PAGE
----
Two shocking scandals. Two esteemed universities. Two disgraced university leaders. One stunning connection. Over the last month, we’ve seen Penn State University President Graham Spanier dismissed from his duties and we’ve seen UC Davis Chancellor Linda Katehi pushed to the brink of resignation. Spanier was jettisoned because of what appears to be a systematic cover-up of assistant football coach Jerry Sandusky’s serial child rape. Katehi has faced calls to resign after the she sent campus police to blast pepper spray in the faces of her peaceably assembled students, an act for which she claims “full responsibility.” The university’s Faculty Association has since voted for her ouster citing a “gross failure of leadership.” The names Spanier and Katehi are now synonymous with the worst abuses of institutional power. But their connection didn’t begin there. In 2010, Spanier chose Katehi to join an elite team of twenty college presidents on what’s called the National Security Higher Education Advisory Board, which “promotes discussion and outreach between research universities and the FBI.”
Spanier said upon the group’s founding in 2005, “The National Security Higher Education Advisory Board promises to help universities and government work toward a balanced and rational approach that will allow scientific research and education to progress and our nation to remain safe.” He also said that the partnership could help provide “internships” to faculty and students interested in “National Security issues.”
FBI chief Robert Mueller said at a press conference with Spanier, “We knew it would not be necessarily an easy sell because of the perceived tension between law enforcement and academia. But once we’ve briefed President Spanier on the national security threats that impact all of you here at Penn State and at other universities, it became clear to all of us why this partnership is so important. “
But the reality of this partnership is far different. Its original mandate was about protecting schools from “cyber theft” and “intellectual property issues.” As has been true with the FBI since Hoover, give them a foothold, and they’ll take off their shoes and get cozy. Their classified mandate has since expanded to such euphemisms as “counter-terrorism” and “public safety.” It also expanded federal anti-terrorism task forces to include the dark-helmeted pepper-spray brigades, otherwise known as the campus police.
As Wired magazine put it in 2007, “presidents are being advised to think like ‘Cold Warriors’ and be mindful of professors and students who may not be on campus for purposes of learning but, instead, for spying, stealing research and recruiting people who are sympathetic to an anti-U.S. cause.”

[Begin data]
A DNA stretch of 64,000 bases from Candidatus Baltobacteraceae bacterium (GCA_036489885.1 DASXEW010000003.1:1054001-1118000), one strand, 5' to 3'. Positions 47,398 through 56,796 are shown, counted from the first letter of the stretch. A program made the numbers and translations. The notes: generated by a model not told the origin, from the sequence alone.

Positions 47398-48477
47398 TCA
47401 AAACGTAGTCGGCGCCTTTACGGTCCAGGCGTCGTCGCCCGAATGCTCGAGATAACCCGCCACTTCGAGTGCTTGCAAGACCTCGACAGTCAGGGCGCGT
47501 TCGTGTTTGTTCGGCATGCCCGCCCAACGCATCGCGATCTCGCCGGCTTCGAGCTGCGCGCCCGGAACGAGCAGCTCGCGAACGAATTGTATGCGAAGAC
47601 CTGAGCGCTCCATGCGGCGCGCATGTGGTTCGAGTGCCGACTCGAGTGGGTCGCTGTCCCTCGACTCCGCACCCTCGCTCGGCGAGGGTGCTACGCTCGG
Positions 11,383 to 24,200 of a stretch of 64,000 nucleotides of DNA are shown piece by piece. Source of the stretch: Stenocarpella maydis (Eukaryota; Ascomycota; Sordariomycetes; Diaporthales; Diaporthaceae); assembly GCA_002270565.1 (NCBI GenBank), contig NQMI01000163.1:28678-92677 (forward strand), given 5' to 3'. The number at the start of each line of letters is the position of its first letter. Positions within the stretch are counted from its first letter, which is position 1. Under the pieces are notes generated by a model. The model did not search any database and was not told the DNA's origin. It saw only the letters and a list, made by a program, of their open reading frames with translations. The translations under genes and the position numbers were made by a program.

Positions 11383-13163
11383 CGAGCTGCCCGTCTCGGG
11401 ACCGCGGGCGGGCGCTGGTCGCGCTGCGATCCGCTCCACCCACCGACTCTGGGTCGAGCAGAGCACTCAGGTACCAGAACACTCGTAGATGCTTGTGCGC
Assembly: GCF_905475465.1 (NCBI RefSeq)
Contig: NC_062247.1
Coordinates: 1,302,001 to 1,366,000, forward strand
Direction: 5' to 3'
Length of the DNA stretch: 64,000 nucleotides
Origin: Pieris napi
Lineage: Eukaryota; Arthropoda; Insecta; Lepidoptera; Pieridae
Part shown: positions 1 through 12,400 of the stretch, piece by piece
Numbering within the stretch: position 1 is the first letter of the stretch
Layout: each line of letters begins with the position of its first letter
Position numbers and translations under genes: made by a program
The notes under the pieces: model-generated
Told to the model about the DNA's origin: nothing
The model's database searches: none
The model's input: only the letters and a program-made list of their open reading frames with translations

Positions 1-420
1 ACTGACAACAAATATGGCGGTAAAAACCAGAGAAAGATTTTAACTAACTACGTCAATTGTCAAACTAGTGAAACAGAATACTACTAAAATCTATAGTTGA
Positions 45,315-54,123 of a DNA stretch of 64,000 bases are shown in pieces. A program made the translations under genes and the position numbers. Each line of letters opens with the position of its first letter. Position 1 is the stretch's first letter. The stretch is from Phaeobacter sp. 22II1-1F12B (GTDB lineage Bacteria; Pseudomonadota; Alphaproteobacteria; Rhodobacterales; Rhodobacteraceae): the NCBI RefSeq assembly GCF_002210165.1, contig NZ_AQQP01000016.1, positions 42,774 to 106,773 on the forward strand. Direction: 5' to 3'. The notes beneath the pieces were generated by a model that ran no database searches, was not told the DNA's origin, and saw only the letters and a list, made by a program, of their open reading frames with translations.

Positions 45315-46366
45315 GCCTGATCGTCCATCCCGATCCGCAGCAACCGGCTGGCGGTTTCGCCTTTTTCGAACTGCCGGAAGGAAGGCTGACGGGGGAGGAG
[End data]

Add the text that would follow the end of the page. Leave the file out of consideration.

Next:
Chancellor Katehi said in 2010 that despite these concerns, she was proud to join the NSHEA because “it’s important for us to learn from the FBI about the smartest, safest protocols to follow as we do our work, and it is equally important that the FBI has a solid understanding of matters of academic freedom.”
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Sacremento’s FBI special agent in Charge, Drew Parenti, praised her involvement, saying, “The FBI’s partnership with higher education is a key component in our strategy of staying ahead of national security threats from our foreign adversaries…. we are very pleased that Chancellor Katehi has accepted an appointment to serve on the board.”
As for the actual meetings between the presidents of academic institutions and the FBI, those discussions are classified. If you are a rabble-rousing faculty member or a student group stepping out of line, your school records can become the FBI’s business and you’d be none the wiser.
Chris Ott, from the Massachusetts ACLU, said of the NSHEA, “The FBI is asking university faculty, staff, and students to create a form of neighborhood watch against anything that is so called ‘suspicious.’ What kinds of things are they going to report on? Who has the right to be snitching? One of the scary things is who [on the campuses] will take it upon themselves to root out spies?”
In the wake of the scandals that have enveloped and now destroyed the careers of Spanier and Katehi, the very existence of the NCHEA should now be called to question. Given the personal character on display by these two individuals, why should anyone trust that the classified meetings have stayed in the realm of “cyber theft” and intellectual property rights? What did the FBI tell Chancellor Katehi about how to deal with the peacefully assembled Occupiers? Was “counter-terrorism” advice given on how to handle her own students?
As for Spanier, how much of Sandusky’s actions at Penn State, which were documented on campus but never shared with the local police, was the FBI privy to? Why did the school hire former FBI director Louis Freeh to head up their internal investigation? Does that in fact represent a conflict of interest? And most critically, did the “chilling effect” of a sanctioned FBI presence at Penn State actually prevent people from coming forward?
When Spanier was asked in 2005, if he was concerned about whether a formal partnership with the FBI would cause objections he said, “If there is an issue on my campus, I’d like to be the first person to hear about it, not the last.” In the context of recent events, it’s probably best to let those words speak for themselves. But fear not for the futures of these two stewards of higher education and academic freedom. Maybe Spanier can put his experience as a federal informant to good use from inside a federal prison. As for Katehi, if, as suspected, she’ll be unemployed shortly, perhaps she can take advantage of one of those fabulous internship opportunities having the FBI on campus provides.